Ottawa, April 25, 1997 -- The Atlantic Regional Council of the Canadian Broadcast Standards Council (CBSC) released its decision today concerning the MITV series, Millennium.
The decision concerns the premiere episode of Milennium, broadcast at 10 p.m. in late October, 1996. The episode dealt with a former lawman with psychic powers who was called upon to search for the perpetrator of a series of murders. The program also contained scenes in which the murderer imagined slaying a stripper, and another scene in which the murderer, cruising for male prostitutes, later took a dead body from his car. The body was later shown charred and decapitated. An MITV viewer felt that these scenes depicted gratuitous, sadistic violence, during a time when children could be watching television. She added that any warning that might have been provided by MITV was merely on-screen and not audible. MITV replied, however, that the scenes described by the viewer were integral to the plot and were not gratiutous. The station defended its choice of scheduling as being consistent with industry standards concerning children’s viewing time. MITV indicated that the advisory had been both video and audio, and that there had been additional advisories during the commercial breaks. The viewer was unsatisfied with this response and asked the CBSC to have its Atlantic Regional Council review the matter.
In its decision (attached), the Atlantic Regional Council affirmed that the scenes in the program generally showed the results of violent acts and not the acts themselves. The program was typical of a genre intended for adult audiences, and, although admittedly, the imagery and editing of this genre of program could give rise to fear or terror in an adult audience, the scenes containing violent elements were an essential component of the development of the plot and character. In the Council’s view, the program did not contravene the industry’s code on television violence, which prohibits gratuitous violence. Moreover, the program contained “scenes of violence intended for adult audiences.” By scheduling the program at 10 p.m., MITV had respected the industry’s 9 p.m. watershed hour after which violent programming for adults can be aired. The Council added that the viewer advisories provided by MITV were entirely appropriate and fulfilled the station’s obligations to inform viewers of the content they might be watching. As a result, the Council decided that MITV had not breached the industry’s code on television violence.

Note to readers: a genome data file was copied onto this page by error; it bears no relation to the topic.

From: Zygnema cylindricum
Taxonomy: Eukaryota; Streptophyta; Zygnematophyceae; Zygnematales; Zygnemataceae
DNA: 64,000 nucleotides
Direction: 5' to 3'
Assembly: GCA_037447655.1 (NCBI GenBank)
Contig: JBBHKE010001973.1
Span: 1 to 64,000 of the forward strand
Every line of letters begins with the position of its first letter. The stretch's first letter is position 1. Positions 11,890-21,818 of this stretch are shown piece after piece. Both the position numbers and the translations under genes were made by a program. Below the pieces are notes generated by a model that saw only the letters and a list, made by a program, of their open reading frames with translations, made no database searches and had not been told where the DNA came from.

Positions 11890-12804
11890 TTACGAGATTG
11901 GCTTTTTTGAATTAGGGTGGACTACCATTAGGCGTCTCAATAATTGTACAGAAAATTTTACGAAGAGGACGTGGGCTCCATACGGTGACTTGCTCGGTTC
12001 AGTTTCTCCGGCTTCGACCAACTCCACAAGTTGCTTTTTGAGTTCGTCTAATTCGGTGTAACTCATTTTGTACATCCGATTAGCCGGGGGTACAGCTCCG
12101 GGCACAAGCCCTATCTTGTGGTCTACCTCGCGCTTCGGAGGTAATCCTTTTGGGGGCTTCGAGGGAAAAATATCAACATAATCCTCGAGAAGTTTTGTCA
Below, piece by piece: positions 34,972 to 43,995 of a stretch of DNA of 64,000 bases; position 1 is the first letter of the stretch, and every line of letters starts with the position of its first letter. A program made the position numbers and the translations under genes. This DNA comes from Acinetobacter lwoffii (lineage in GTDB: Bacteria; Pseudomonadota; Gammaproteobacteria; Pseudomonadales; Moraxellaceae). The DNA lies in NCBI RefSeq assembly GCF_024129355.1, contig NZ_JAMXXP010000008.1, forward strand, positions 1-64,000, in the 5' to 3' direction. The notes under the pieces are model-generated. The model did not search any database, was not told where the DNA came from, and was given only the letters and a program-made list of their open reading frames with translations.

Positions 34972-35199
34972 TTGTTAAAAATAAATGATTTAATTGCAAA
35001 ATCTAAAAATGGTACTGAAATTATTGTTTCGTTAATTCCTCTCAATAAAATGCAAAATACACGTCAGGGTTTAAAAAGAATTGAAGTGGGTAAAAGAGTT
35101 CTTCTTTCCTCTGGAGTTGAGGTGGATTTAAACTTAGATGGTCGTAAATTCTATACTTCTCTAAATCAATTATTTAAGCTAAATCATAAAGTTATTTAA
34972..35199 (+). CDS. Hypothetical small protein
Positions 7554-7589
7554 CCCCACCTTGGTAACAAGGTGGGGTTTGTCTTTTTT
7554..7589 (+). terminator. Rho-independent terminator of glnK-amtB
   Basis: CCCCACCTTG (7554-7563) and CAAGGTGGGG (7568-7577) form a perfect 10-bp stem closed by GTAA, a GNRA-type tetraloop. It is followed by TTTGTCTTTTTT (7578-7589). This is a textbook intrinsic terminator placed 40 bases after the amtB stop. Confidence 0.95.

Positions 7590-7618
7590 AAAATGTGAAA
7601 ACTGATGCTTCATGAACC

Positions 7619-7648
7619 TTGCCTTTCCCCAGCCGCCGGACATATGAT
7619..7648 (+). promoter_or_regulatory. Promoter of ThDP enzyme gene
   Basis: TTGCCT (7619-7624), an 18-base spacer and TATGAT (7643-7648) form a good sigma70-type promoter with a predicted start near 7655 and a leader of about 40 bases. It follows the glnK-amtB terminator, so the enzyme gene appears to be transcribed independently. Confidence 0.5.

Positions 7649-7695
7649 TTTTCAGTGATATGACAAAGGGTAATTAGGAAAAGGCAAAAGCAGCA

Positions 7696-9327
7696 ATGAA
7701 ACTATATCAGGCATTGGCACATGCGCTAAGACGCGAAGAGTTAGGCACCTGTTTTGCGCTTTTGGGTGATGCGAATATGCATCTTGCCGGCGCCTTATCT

In addition to administering the Violence Code, the CBSC administers broadcasting industry codes on ethics, gender portrayal and journalistic ethics. Some 400 private sector television and radio stations from across Canada are members of the CBSC.
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This and other recent decisions of the CBSC are available on the World Wide Web at www.cbsc.ca. For more information, please contact the National Chair of the CBSC, Ron Cohen, at (###) ###-####.